1. There are skeptics who do objective investigations of these claims, and as I recall they’ve found certain similarities.

      There’s never any objective confirmation, but stories handed down through several people that have sometimes changed over time (more & better details). On some occasions there’s good evidence the child was exposed to the stories, or was consciously or unconsciously prompted by adults. Vague original statements are recalled as specific recollections after there’s more information. Children usually “remember past lives” in cultures which believe in reincarnation; they seldom do in cultures that don’t. That points to a culture-bound syndrome.

      In other words, there’s reason to be skeptical.

  11.  “Reason has almost no access to wisdom at all”. What Sastra said. The assertion of “Christian wisdom” is proliferating like a weed. It is all over the CofE’s ‘vision’ for the schools that it controls in the UK. It is nothing more than a pre-emptive defence against criticism, or even scrutiny.

    The saccharine pieces about Advent that we get at this time of year always make me smile. Some of the gloomier speakers on BBC Radio 4’s ‘Thought for the Day’ enjoy pointing out that Advent is supposed to be a time for contemplating the Four Last Things: Death, Judgement, Heaven and Hell. Not much about Baby Jesus in that.

    As for ‘a kind of continuous coming’…well, on this point, it is perhaps best to remain silent.

  12. You must have a strong stomach, PCC(E), to read that drivel.
    The Times has been doing quite a bit of woo pushing. Just today there was an article about octagonal houses (which are pretty cool, actually, if you like that sort of stuff)…. and one house featured “has a ghost”! Two paragraphs about this ghost (which I didn’t read). Weak stomach, me.

  13. Talking of ghosts, I find a few hanging round in my mind, even though the priests have been driven out of that temple. Most of us will agree on the beauty created in religion’s name – be it music like Allegri’s Miserere or Handel’s Messiah, or architecture, where I’m a complete sucker for a decorated gothic cathedral, especially the stained glass or the fan vault ceiling. At least the architecture is solid and real, and speaks to the engineering principles that underpin it. The music, sadly, isn’t real in that sense, but the sensory experience and the emotions are. Sometimes I find myself enjoying the words that dribble forth from clerics, but not the modern trashy ones. I can enjoy the poetry of Cranmer’s Book of Common Prayer without believing a word of it in any literal way (plenty of good psychological advice in there). I used to enjoy listening to Johnathan Sacks too, although the music of his speech couldn’t stand up to the solid arguments of Richard Dawkins in a debate I watched. Words can tease, stimulate and entertain just as music does, but at the end of the day, we need not take them as gospel, so to speak!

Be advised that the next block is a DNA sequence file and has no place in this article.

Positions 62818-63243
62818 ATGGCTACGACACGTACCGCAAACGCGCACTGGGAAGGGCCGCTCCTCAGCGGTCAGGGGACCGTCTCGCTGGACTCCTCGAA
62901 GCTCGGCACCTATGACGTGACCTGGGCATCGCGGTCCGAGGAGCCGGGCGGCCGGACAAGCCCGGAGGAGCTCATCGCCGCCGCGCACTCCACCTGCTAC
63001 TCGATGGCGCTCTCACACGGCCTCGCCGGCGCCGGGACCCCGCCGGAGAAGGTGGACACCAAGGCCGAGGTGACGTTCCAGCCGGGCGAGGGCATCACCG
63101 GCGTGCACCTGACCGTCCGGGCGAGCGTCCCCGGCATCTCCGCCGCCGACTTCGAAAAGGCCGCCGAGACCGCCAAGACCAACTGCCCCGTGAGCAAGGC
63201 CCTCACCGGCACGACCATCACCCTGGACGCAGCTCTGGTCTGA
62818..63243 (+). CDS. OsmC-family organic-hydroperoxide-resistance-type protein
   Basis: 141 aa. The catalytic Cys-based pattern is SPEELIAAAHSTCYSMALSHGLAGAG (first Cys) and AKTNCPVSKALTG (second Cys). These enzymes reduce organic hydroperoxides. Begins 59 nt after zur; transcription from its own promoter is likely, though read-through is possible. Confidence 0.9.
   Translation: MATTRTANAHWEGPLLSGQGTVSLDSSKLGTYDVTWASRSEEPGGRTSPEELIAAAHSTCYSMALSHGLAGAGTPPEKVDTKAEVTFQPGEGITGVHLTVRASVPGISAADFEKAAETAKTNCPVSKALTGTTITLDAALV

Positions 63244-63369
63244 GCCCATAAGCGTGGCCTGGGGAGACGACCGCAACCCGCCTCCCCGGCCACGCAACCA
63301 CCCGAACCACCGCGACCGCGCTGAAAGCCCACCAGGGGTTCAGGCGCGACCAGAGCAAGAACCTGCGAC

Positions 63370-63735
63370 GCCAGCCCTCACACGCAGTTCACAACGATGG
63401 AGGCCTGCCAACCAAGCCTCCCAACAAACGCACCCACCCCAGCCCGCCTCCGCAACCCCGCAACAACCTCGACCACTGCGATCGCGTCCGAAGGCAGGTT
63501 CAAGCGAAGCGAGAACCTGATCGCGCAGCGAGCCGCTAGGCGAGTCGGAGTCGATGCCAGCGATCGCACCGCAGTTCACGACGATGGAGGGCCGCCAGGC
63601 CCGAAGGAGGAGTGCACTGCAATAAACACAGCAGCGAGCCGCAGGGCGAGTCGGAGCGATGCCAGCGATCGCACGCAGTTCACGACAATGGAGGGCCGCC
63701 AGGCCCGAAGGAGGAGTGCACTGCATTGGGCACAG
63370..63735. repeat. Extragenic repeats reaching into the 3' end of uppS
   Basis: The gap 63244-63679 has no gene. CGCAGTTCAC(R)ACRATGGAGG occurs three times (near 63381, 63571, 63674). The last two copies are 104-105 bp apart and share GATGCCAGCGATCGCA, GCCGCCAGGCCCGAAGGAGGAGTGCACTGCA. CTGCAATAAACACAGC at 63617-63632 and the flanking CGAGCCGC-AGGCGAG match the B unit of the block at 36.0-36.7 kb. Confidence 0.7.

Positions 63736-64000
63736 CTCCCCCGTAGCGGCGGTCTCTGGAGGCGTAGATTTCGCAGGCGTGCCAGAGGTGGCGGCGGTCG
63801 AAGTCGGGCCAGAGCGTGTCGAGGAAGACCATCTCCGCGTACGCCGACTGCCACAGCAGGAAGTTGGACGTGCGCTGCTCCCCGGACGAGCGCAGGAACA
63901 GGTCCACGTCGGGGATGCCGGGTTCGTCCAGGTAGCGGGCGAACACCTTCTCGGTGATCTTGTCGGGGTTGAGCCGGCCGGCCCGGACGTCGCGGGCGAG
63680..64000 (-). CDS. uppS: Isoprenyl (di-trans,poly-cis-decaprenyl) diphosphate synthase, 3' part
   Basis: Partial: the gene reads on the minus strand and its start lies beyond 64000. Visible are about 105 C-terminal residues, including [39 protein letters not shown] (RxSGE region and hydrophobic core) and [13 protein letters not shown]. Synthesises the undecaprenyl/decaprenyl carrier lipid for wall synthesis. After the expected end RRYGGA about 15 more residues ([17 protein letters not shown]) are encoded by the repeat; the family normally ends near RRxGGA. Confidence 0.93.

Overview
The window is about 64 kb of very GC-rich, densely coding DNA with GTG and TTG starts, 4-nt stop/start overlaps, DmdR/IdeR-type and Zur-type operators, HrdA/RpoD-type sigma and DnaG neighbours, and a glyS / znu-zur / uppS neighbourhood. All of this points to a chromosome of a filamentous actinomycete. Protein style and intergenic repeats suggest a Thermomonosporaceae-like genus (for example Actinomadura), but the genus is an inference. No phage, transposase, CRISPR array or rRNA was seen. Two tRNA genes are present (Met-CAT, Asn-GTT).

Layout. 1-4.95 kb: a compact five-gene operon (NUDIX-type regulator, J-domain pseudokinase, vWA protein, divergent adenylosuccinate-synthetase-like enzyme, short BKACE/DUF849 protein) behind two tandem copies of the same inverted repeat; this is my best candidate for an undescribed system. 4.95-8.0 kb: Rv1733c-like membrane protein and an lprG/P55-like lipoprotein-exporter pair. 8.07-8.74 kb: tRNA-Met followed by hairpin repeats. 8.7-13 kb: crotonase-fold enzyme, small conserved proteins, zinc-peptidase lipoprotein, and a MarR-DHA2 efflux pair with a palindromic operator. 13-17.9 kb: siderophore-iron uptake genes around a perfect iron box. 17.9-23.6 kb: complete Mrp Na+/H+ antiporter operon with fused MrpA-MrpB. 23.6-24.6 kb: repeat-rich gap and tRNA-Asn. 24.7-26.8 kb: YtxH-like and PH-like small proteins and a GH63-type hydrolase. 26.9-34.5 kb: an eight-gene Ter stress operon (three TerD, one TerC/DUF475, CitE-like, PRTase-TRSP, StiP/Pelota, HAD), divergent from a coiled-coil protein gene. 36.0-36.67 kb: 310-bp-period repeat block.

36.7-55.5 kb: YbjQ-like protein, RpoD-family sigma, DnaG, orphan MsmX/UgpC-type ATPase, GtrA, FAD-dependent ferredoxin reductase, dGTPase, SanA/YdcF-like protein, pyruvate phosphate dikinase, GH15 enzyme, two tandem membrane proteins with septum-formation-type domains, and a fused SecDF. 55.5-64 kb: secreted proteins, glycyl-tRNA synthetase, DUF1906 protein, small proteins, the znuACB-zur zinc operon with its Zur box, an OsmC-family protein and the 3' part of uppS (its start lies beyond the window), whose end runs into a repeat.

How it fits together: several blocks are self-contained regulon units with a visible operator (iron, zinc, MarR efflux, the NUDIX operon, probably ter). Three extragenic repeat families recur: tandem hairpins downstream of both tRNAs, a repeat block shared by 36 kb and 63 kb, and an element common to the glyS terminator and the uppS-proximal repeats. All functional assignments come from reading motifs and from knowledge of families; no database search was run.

The other ghost that hangs around is that I tend to treat a vicar, priest or padre differently to other people. Just as when I was a child a doctor was someone special (quickly cured by medical school), I still feel some remnant of that when I see a dog collar. I can’t respect their positions on belief and know they are wrong, yet there is still that tendency to regard them as different from other men. Some subconscious questioning of whether they are right after all? I don’t know, but it’s there. Fortunately, being brought up in the wishy washy C of E, I am completely used to everyone mumbling the words, going through the motions and not, at any time, believing the mumbo jumbo. I am happy to report that my last two such interactions were when I was in an isolation room in a hospital for the bone marrow transplant, and I experienced nothing but irritation that my wife had put me down as Anglican on my hospital profile. It would have been more entertaining to have someone unusual to argue with!

  14. “It always puzzles me when somebody with brains and academic training is also deeply religious”

    Because it sells!

  15. Who cares what frocked pretenders in the NYT say? The real season of Advent has to do with anticipating the return of baby Yoda, in the third season of The Mandalorian, coming in March.